Nearly two years after the last social protesters packed up their tents on Rothschild Boulevard in Tel Aviv and five years since the housing bubble burst in the US, sending Lehman Brothers crashing, the Bank of Israel on Sunday reported that increases in monthly mortgage payments were outpacing salary growth and therefore increasing credit risk.
“Due to the sharp increase in mortgage sizes in recent years, the average monthly payment for new mortgage borrowers increased at a higher rate than the increase in average household income,” Bank of Israel researchers Golan Benita and Ziv Naor wrote in the report.
“This development led to a marked increase in borrowers’ risk levels in banks’ housing credit portfolios, which was reflected by a sharp increase in both mortgage borrowers’ payment to income ratio, which is currently high compared with other countries, and the share of high-risk mortgages.”
Between 2008 and 2012, the average home price skyrocketed 54 percent, while average household income rose by only 20%.
According to the study, an economic shock such as a sharp spike in interest rates, a recession and increased unemployment would increase the risk of default rates, making it difficult for banks to sell a large number of properties.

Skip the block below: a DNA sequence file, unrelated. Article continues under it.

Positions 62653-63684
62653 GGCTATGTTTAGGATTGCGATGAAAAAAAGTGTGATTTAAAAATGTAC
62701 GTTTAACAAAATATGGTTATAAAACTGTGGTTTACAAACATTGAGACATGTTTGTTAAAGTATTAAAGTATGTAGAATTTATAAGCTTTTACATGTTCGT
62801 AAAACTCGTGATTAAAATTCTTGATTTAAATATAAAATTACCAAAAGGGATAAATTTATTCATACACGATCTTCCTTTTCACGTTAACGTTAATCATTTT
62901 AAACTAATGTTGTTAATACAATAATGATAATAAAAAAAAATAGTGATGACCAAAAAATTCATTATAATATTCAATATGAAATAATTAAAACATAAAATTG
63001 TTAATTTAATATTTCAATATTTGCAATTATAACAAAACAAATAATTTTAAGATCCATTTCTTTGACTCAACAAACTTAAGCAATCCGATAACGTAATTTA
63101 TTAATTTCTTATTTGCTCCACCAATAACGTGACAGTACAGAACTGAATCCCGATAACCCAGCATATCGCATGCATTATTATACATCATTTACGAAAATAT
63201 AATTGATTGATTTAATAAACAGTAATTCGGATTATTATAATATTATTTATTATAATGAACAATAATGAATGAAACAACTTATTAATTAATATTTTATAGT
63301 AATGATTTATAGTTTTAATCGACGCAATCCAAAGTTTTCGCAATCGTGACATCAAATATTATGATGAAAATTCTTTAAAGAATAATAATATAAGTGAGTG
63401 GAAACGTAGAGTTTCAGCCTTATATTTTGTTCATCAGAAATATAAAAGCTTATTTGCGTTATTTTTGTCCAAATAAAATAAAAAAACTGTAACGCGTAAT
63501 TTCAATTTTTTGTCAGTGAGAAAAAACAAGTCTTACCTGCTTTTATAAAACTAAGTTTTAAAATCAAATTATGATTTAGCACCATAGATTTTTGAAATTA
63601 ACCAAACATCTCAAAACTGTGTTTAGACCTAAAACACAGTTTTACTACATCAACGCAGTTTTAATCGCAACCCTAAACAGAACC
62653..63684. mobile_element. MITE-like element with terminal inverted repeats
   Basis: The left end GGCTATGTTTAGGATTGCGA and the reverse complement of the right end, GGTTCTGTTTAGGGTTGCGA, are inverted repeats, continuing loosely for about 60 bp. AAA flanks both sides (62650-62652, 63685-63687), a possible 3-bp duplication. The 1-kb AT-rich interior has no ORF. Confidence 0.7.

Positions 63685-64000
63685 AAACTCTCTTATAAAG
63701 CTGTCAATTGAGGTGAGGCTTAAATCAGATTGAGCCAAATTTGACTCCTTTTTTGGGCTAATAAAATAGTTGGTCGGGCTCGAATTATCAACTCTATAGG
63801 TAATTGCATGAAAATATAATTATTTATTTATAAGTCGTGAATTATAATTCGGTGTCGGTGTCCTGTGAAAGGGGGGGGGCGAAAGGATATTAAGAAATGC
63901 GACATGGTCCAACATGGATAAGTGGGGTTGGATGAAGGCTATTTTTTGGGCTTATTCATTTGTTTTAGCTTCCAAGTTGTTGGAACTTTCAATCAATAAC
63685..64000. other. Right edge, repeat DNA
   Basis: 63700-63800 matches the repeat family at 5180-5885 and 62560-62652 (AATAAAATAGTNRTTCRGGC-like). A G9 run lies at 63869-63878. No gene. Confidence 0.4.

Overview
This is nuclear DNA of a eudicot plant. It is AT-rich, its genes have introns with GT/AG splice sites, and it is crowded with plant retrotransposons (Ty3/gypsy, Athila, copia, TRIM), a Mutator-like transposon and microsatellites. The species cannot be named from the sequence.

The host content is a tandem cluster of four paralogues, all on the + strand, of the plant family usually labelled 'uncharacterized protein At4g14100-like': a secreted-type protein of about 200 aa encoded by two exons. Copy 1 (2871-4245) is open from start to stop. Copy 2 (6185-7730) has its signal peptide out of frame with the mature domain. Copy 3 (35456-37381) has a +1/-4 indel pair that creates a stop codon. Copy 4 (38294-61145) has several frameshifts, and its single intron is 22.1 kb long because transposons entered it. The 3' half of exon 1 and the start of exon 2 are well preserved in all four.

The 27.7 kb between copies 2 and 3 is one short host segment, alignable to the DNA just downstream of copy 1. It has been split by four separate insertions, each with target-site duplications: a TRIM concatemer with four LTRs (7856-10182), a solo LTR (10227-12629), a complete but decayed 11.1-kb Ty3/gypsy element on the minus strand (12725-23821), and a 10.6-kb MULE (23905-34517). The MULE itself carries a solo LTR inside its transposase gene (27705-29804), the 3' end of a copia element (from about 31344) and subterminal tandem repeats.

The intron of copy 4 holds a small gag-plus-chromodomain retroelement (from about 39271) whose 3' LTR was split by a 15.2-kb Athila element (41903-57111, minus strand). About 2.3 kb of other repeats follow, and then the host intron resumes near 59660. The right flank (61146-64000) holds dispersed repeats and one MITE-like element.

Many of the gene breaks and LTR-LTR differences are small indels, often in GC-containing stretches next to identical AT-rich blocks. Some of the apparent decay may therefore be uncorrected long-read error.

“This development is liable to lead to an additional sharp decline in home prices and to make banks’ credit losses more severe, as occurred in financial crises in other countries,” the report said.
Federation of Israeli Chambers of Commerce president Uriel Lynn brushed aside the report, saying the banking system was stable.
“Even if extreme conditions occur, the banks will have enough of a safety margin to protect the stability of the banking system as a whole,” he said.
The historically high mortgage rates, however, did not deter new home buyers in the past quarter. Last week, a Finance Ministry report found that 32,000 homes were bought in the second quarter of 2013, up 24% from the previous quarter and a record high since data started being collected over a decade ago.
The percentage of investors buying apartments overall was the lowest since 2003.
Investors were buying and selling homes mostly in the Tel Aviv region, while Jerusalem and Hadera led the way for young couples purchasing homes. Hadera benefited from increased land put on the market in Harish-Katzir, while Jerusalem benefited from a NIS 100,000 homebuyers grant.
Globes contributed to this report.